Surgeons amputate 20 year-old Billy’s leg after removing a tumour the size of a tin of baked beans - now he needs £70,000 for a bionic limb to help him lead a normal life

Billy Lee with girlfriend Shirley Cooper

Billy Lee with girlfriend Shirley Cooper - Credit: Archant

A £70,000 appeal has been launched to fund a bionic leg for a 20 year-old trainee electrician who lost a limb to cancer.

Billy Lee with parents Spencer and Rebecca (Bex) Lee

Billy Lee with parents Spencer and Rebecca (Bex) Lee - Credit: Archant

Surgeons amputated his right leg during an operation to remove a tumour – described as the size of a small baked bean can.

His family now hope to allow him a normal life by raising £70,000 for a specialist prosthetic limb.

Rebecca (Bex) and Spencer Lee, of Wisbech St Mary, have been taking it in turns with Billy’s girlfriend Shirley Cooper to stay with him at the Royal Orthopaedic Hospital in Birmingham. It was there Billy underwent an operation to have his right leg and part of his hip amputated last Wednesday.

Mrs Lee explained that her son first started complaining about pain in his knee last summer. Despite numerous trips to the doctors and an MRI scan it was only in November, a fortnight before his 20th birthday, that he was diagnosed with a rare form of bone cancer known as sarnovia sarcoma.

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“He was in excruciating pain, he was taking so many painkillers and nothing was working,” she said.

“But when the diagnosis came it was a real shock; he had a 10cm tumour at the top of his leg, it was the size of a can of baked beans.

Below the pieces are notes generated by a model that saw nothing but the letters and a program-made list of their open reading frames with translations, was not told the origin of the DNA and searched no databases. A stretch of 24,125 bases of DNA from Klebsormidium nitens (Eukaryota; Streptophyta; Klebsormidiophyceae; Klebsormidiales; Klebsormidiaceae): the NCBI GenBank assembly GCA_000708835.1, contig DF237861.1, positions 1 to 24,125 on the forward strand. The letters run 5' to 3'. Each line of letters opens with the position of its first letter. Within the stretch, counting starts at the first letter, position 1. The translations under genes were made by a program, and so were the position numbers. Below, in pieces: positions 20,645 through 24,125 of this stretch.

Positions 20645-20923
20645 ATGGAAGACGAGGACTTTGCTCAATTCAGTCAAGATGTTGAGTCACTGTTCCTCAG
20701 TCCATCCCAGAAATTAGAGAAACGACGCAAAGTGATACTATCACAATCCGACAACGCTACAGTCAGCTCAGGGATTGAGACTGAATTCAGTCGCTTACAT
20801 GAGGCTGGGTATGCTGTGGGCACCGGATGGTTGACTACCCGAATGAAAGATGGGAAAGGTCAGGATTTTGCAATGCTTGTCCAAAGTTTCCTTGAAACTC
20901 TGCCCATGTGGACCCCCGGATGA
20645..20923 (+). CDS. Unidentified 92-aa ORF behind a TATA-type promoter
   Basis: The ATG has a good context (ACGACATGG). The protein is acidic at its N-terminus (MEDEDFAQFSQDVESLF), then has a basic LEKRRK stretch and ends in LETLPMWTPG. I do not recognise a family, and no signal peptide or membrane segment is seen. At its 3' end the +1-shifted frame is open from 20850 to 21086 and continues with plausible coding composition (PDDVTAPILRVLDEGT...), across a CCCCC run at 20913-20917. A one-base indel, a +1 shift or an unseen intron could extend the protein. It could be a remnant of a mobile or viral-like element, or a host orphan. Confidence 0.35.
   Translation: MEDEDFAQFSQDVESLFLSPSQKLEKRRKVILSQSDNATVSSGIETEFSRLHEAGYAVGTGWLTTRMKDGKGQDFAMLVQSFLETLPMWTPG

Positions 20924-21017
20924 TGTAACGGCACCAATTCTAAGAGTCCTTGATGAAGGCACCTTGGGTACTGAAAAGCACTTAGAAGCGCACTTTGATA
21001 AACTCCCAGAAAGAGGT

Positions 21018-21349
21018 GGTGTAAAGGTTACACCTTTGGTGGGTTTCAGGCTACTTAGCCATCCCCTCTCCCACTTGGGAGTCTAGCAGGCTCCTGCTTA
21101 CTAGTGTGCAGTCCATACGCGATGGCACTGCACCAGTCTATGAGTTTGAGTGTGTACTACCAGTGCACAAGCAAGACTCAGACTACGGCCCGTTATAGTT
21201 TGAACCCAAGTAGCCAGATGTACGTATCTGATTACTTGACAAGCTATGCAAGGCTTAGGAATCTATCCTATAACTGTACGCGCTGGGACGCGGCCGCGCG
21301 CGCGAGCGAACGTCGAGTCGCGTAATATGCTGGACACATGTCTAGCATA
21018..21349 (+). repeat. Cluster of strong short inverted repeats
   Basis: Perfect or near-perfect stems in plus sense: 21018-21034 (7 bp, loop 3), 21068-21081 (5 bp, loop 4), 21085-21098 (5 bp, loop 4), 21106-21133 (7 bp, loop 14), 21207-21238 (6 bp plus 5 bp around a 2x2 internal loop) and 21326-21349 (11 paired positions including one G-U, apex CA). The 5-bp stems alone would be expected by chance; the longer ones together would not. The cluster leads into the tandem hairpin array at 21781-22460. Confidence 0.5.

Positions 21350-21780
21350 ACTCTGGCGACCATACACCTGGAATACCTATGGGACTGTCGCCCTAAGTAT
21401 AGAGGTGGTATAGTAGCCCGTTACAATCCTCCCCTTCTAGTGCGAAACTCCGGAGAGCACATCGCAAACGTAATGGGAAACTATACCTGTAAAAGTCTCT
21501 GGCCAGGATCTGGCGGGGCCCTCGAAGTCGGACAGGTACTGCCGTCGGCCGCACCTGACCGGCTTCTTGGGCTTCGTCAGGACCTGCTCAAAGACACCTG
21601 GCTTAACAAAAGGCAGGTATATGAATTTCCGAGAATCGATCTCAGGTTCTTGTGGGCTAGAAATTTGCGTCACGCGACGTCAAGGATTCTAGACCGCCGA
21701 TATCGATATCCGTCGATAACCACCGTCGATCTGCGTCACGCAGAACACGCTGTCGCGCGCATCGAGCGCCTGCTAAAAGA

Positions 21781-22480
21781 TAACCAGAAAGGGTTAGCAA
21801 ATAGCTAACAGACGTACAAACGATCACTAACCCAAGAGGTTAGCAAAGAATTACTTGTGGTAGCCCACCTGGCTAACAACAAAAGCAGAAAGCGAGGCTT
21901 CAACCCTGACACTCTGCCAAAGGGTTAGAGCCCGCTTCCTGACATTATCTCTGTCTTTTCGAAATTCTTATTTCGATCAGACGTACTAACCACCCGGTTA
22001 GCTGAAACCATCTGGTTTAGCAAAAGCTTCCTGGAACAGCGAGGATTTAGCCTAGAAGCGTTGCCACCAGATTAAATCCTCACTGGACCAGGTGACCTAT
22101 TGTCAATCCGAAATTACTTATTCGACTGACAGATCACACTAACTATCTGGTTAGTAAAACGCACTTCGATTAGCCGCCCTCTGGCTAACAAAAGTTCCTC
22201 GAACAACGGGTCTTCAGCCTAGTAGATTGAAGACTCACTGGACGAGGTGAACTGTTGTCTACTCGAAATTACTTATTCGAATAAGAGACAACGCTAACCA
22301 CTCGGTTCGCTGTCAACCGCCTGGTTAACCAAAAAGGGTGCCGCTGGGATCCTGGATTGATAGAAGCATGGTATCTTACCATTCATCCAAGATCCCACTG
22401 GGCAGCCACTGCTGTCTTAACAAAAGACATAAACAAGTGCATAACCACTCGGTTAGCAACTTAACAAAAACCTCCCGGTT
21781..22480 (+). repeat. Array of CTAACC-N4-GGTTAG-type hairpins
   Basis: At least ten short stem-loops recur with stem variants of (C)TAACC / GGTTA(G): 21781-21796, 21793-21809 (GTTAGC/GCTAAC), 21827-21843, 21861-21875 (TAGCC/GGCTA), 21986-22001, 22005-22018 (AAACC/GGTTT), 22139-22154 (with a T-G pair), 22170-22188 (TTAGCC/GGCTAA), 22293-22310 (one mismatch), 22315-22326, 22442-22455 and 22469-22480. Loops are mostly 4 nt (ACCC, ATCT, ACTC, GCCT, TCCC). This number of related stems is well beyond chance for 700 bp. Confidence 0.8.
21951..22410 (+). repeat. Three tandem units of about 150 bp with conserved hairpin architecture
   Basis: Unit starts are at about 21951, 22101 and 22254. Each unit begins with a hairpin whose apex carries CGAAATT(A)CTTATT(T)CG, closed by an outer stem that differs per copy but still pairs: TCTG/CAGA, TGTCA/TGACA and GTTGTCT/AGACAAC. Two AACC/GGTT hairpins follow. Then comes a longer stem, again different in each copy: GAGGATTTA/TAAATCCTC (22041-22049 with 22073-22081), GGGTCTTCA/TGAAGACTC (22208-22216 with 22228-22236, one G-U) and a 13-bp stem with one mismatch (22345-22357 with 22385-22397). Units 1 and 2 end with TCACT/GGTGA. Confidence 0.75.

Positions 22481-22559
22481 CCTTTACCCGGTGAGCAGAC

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“He was immediately told not to walk and to keep his weight off the leg because the cancer had made it weak.

“But on December 1 his leg snapped through the stress of the tumour making him bed bound in Addenbrooke’s Hospital for eight weeks, including over Christmas before being transferred to the Birmingham hospital for treatment.

“He was still in pain despite all the strong drugs because they couldn’t fix the break because of the cancer.”

Mrs Lee is determined to give her son the normal life he deserves.

She said: “He has been brilliant but he has said a lot of things including that he won’t go out with his mates again or take his girlfriend to a restaurant due to body image; it breaks our heart.”

“We have since discovered this type of cancer, although rare, is common in young people and is associated with height, growth spurts and growing pains. Billy is 6ft 1in tall, he had growing pains and he has also had a massive growth spurt.

“If we had realised this type of cancer is linked to these things we might have thought about it earlier when he first started complaining about pain in his knee that then went to his hip,” she said.

Billy, who stood up for the first time in over eight weeks on Friday, just two days after the operation, will be fitted with a training leg but it is more for balance rather than walking, once he has healed. His family, which includes younger sisters Reneé, 12, and Sydney, 9, want him to have a fully functioning leg so he can walk again.

They have set up a Facebook page for people to make donations to a charity they are launching to raise the £70,000. On-going fundraising will be needed to help pay for five yearly maintenance and repairs of the leg, which will cost around £18,500 each time.

She said:” We were shocked to be told he would either be on crutches or in a wheelchair for the rest of his life, but we have done a lot of research and found this ‘Helix 3D’ leg and hip prosthetic but the NHS will not fund it.”

The charity, “A Local Wish” headed by business women Christina Purcell of Holiday with Us and Nickie Bantoft of Bantoft Associates have agreed to help raise money for the cause.

The family hope to hit their target within the year when Billy, who will be able to complete his apprenticeship with Bloom and Wake when he is ready, will be healed enough to have the new leg.

The first fundraising event is a fitness day on February 8 at the 24/7 gym at Wisbech Tesco. A calendar of events will be available on the Billy Lee Walk On MY Own Two Feet Fundraising page.

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